A study published in the scientific journal 'Behavioural Processes' in 2011 indicates that cats do indeed tend to have a preference for women. This favoritism may be because women tend to show more affection to cats, which influences the bond cats have with their human caretakers.
This study indicates that the stereotype of the aloof, uncaring cat is mostly baseless, proving that cats form strong bonds with the humans they live with, including men. However, bonds of affection between females and their cats, particularly outgoing human females with young cats of either gender, are strong, and cats are typically better able to manipulate women into giving them treats and physical affection.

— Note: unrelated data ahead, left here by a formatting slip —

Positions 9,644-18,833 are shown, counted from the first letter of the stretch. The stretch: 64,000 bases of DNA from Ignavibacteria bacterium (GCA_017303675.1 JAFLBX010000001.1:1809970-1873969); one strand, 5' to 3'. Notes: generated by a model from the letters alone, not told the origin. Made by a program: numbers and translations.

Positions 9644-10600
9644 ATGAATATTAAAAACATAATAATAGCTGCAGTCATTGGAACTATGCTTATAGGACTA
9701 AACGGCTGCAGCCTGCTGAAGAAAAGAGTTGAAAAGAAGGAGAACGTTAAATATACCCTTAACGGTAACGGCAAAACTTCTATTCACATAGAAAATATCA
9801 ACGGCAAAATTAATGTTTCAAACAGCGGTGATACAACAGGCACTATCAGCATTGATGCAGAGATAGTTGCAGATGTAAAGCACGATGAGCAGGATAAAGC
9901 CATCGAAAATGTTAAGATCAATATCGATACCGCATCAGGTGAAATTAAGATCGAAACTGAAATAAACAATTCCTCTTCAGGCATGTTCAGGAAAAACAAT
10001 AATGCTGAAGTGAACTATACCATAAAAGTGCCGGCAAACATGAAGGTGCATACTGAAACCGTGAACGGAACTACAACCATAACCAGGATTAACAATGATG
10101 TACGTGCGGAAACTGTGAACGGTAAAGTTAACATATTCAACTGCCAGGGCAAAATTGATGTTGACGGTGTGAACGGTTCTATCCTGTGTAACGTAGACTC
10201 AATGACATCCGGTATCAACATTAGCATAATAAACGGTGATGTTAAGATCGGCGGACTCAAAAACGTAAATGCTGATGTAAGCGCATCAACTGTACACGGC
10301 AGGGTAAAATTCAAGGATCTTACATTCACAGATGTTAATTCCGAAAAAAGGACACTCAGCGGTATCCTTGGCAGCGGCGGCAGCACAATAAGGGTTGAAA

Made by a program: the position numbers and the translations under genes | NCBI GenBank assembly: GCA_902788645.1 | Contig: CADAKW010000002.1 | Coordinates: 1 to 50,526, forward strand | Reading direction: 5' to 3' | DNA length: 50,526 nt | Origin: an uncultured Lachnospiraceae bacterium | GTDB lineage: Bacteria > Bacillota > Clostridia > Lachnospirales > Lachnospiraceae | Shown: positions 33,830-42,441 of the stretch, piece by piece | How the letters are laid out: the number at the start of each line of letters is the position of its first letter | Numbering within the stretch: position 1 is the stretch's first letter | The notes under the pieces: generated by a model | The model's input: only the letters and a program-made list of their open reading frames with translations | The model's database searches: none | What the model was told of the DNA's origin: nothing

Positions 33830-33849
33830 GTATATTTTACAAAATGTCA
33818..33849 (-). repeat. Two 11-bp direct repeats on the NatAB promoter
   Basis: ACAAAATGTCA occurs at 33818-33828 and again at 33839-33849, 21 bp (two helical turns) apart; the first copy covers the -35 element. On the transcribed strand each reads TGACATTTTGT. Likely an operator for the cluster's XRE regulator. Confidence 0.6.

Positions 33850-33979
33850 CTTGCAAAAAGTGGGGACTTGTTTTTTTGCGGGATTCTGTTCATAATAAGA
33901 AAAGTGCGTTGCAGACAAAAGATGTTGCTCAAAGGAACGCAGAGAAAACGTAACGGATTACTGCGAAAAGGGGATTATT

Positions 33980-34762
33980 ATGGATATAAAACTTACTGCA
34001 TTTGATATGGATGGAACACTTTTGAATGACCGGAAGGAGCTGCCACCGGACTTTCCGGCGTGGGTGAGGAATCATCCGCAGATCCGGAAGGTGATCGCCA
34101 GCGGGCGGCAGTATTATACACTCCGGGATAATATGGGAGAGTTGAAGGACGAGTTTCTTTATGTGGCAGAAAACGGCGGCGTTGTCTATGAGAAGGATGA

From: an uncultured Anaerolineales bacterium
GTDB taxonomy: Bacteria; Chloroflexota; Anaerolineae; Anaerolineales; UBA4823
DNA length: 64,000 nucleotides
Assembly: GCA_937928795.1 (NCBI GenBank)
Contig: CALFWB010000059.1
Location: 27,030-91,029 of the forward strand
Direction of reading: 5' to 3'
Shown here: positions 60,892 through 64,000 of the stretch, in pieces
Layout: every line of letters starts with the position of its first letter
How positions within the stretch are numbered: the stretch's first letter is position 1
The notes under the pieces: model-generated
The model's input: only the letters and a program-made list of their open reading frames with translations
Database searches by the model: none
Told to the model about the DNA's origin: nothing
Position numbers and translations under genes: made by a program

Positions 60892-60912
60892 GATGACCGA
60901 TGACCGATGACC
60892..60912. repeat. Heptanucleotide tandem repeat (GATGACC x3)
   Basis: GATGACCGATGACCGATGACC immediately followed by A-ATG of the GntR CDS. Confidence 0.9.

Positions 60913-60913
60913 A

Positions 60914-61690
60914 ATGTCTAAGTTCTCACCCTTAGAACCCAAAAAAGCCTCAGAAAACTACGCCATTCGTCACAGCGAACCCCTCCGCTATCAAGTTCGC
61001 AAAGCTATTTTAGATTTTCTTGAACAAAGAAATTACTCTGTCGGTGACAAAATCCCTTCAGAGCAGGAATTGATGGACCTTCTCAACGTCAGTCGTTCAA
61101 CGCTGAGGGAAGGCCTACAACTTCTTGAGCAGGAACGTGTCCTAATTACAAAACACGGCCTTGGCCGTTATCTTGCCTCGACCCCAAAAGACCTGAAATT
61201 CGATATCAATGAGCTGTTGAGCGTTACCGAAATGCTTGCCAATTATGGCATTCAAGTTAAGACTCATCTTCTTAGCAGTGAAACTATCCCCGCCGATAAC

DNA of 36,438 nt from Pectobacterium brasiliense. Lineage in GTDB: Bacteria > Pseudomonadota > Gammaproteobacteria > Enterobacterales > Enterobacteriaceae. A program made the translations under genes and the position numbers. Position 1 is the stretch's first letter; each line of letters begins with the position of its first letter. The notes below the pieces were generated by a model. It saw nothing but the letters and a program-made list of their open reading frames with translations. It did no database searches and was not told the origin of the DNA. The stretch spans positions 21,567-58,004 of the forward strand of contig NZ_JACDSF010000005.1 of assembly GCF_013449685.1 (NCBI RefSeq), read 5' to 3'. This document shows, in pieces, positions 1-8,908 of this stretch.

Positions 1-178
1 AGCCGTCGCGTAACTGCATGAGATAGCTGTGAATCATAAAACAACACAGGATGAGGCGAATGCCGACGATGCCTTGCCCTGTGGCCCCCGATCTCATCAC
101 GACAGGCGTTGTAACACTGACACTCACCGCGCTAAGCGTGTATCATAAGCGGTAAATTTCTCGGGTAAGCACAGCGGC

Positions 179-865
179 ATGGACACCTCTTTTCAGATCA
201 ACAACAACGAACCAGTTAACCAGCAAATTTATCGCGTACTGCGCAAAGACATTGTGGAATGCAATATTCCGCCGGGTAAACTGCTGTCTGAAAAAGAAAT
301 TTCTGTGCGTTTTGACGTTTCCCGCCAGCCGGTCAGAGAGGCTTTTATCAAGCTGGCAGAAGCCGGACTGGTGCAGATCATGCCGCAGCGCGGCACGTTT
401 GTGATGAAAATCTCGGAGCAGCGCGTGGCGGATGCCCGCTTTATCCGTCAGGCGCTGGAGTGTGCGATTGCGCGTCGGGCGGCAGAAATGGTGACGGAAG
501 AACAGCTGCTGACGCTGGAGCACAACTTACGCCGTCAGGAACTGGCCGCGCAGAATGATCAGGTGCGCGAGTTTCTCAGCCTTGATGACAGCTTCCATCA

This research also showed that cats have great social memories when it comes to human interaction, and a cat may remember that a specific human played with it and will be more willing to show that person affection later as a result. Though the gender of the human in question did have a notable effect, the cat's gender did not matter, with both male and female cats shown to form strong social bonds with their human families. Though the study did affirm the idea that women and cats often have special connections, the study did note that cats can also bond strongly with male owners as well.